Many eons ago I was in a dual-diagnoses work/treatment program. Looking back on it, it feels like a whole different life, like I was never even there and it was all just a dream. We lived on a farm and we worked in the woods, with the animals, in the garden, and in my favorite place: the auto shop. I was good at auto-mechanics, especially small engine repairs. When I left the program, I stayed in a halfway house and Mike, the shop leader, let me come on as a paid apprentice. I did that for a year. I lived in the halfway house and I discovered spice and no one knew because spice, although it feels so similar to pot, doesn’t show up in piss tests and I was beating the system. Every night after I came home from work, I smoked spice. After three to four months of living in the halfway house I got to live in my own apartment. I was court-ordered to stay here for a full year and although most residents had to stay in the house for at least six months, I was moved to an apartment because they knew when my time was up, I would run; it was my plan all along. They wanted me to have some experience living in my own place before I took off. So I started drinking again and smoking weed and they all knew about it but I didn’t care and neither did they, it seemed, because they knew the alternative; it was either here or 10 to 15 years behind bars and no one wanted that for me. After a while they were just like: We’ve Had Enough. Although I didn’t claim to be a drug addict/alcoholic, I was using like one; and they could not keep me here if this kept up. I received a letter from my parents that said when my probation was up, I could not return home. I was so fucked, and alone and lost and hopeless. So I started going to meetings. I got a sponsor. I told the world I was clean because I was: except for the Ritalin and suboxone I was using. Ritalin—because I was already prescribed to it and they had no way of knowing. Suboxone—because it doesn’t show up in piss tests unless they are advised to test for it specifically. This program did not test for it and I got high, so high, every night I got home from the meeting. I went to some meetings and nodded off throughout. I was so speedy I wrote like a maniac in my journal for the entire meeting. I chaired a meeting while doped up and manic. I watched the floor turn to water and move like the ocean. It was working; no one knew. Then Samantha responded to my email and she told me she was clean. She was clean and I was trying to get clean but nothing was enough of a reason for me to stay clean. Until her, of course. I came clean about my using. Told everyone. Agreed to do it for real this time. Because she was back and she was clean and we started going to meetings together. She lived in Boston and I lived in Rutland, VT, and on the rare occasions I’d see her we’d go to meetings together. Then I found out she smoked a ton of weed. I mean: A Ton. But she was clean and she didn’t consider weed a drug. But I did. Anything I can abuse is a drug to me. She was as sick as always and I was trying to better myself. Every time we fought I got high because she was my reason for getting clean and when that reason failed me it was: There Is Nothing to Lose. I had nothing to lose. I got so high every time we fought. Of course, she started drinking again and I found a much better reason to get clean which is: Stick Around and You’ll Find Out for Yourself. I started to do it for myself. I worked the Steps. And I worked them hard. Even if I was spun on my own medication, vivance. How else was I going to stay up all night and write? How else was I going to work the Steps? Last time I abused my Ritalin I was lucky I didn’t die—so lucky my heart didn’t give out!—but I was always honest every time I took extra Ritalin. Honest with my sponsor—he never fired rejected or abandoned me. Honest with my therapist—he was always so accepting and understanding. Honest with my doctor—she was always so forgiving. Until I took enough to kill me. She immediately took me off of Ritalin and put me on vivance, which is supposedly better and much harder to abuse, and said if I tried to abuse it she’d take me off of all stimulants—for good! But I needed a stimulant because my ADD was so bad. So I took a little extra here and there, just enough to stay awake longer, and I ran out early every week; but it was no issue because I was happy now and I was doing so well and perhaps everyone knew and just looked past it. I came clean about it after I moved to Burlington because the doctor said I would have random pill counts and I knew I had to come clean. He didn’t condone this behavior but I’m pretty smart and I made it seem like what I was doing wasn’t as bad as it was. It was bad! I wrote the doctor a long letter justifying it. He bought it. I continued to beat the system. I got married and a year into the marriage Michelle said she couldn’t do it anymore. It was either her or vivance. I chose her but it was hard because my support system was stripped away from me. I had to do this and over time I learned I did not need this stimulant anymore and over time I was back to normal, or closer to it. In the end we are all drug addicts. Someone once told me that if I went the same lengths I went to get and stay high and did something else instead, I’d be surprised at how far I would have gone. At the time I didn’t understand what he meant. Because when he said it—I was high as God.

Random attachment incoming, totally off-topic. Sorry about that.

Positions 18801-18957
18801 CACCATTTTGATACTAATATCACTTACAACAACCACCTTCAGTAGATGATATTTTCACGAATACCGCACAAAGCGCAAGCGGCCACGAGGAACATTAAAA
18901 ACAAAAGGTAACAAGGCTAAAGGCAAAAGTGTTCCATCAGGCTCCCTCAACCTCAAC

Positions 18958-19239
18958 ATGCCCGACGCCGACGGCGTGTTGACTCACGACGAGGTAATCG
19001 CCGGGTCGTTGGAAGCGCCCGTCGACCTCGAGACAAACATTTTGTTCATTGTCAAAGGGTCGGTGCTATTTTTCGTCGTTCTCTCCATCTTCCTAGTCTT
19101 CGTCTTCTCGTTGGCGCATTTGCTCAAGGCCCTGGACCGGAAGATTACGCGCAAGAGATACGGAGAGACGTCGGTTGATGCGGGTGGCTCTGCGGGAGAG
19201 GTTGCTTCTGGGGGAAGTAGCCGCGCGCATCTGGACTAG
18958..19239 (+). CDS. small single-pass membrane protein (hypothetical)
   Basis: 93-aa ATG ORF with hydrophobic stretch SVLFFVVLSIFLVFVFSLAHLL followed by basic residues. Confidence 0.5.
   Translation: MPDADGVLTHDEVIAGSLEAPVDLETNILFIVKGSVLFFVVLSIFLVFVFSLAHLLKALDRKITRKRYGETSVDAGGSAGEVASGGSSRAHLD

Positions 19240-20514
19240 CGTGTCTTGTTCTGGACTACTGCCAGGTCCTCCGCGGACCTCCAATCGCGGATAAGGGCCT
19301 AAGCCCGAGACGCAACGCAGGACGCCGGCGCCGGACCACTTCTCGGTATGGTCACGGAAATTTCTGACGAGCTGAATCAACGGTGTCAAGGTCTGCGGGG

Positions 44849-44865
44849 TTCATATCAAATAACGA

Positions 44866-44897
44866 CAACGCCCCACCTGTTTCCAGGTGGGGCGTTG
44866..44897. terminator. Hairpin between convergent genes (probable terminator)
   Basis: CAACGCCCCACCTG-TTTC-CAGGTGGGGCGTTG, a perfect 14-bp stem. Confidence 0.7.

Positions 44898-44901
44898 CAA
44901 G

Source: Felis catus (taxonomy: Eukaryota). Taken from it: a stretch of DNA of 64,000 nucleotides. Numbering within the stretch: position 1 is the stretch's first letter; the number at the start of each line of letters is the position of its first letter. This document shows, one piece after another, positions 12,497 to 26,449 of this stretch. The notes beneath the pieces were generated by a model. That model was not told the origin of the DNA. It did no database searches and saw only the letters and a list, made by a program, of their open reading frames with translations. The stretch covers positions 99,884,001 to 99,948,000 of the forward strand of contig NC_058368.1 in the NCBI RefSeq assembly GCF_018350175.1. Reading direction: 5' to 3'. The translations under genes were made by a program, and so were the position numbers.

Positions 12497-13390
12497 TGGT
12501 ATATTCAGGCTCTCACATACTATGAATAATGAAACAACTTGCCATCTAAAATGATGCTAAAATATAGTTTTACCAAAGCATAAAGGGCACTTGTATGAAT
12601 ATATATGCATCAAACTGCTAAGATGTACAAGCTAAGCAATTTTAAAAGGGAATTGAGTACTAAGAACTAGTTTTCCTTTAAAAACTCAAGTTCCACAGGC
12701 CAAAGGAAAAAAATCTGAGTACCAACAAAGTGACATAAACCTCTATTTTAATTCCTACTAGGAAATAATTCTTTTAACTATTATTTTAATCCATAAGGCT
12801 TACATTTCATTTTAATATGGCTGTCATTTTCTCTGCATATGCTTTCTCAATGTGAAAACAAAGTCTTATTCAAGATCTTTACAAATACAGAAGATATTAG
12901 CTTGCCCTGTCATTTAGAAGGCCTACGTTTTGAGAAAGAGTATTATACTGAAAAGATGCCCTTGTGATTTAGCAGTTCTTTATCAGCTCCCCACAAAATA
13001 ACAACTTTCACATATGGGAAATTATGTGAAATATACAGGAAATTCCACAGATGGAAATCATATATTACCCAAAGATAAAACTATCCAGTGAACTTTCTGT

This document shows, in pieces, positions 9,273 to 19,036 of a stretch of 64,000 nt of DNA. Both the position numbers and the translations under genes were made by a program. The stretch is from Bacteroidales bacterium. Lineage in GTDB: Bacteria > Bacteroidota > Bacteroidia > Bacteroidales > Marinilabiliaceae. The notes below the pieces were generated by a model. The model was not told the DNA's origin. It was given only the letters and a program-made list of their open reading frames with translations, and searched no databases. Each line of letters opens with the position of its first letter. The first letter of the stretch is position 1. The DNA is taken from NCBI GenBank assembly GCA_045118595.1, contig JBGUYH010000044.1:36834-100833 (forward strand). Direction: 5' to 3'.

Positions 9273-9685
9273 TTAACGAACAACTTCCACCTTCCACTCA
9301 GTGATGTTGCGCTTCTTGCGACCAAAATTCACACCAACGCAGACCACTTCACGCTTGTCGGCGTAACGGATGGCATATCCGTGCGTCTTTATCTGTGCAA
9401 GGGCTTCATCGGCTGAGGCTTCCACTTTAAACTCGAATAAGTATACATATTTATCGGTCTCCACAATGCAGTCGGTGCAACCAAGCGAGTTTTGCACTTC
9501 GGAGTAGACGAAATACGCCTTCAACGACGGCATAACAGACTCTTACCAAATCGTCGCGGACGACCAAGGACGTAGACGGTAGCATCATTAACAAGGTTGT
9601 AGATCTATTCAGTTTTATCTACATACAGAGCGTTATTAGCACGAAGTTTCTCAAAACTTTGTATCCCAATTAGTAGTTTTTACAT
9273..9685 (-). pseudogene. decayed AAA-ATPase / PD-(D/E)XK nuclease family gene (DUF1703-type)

Music is my life; it always has been. The first musician I ever listened to was Weird Al Yankovic back when I was 9 or 10 years old. Then it was Green Day, Smash Mouth, the Beastie Boys. When I met someone for the first time, I’d always ask: “What kind of music do you listen to?” I’ve always been so restless and hyperactive my whole life, and music could keep me occupied for hours. I’d listen to it and all the problems of the world. my problems that had plagued me since I first could walk, vaporized—just like that. Gone. See you later. My first job was in a DJ studio; I worked in the warehouse where I sorted through inventory. It was a big company called Gibson Productions and they had lots of gear and I was so stoked about this job. I was only 14. In my free time I’d come in and set up the dual CD player with scratching capabilities—like an actual record player (they only had one dual CD player that could do that)—and a couple of monitors and just Go for it. I’d be there for hours mixing tracks, scr-scr-scratching songs, doing it up.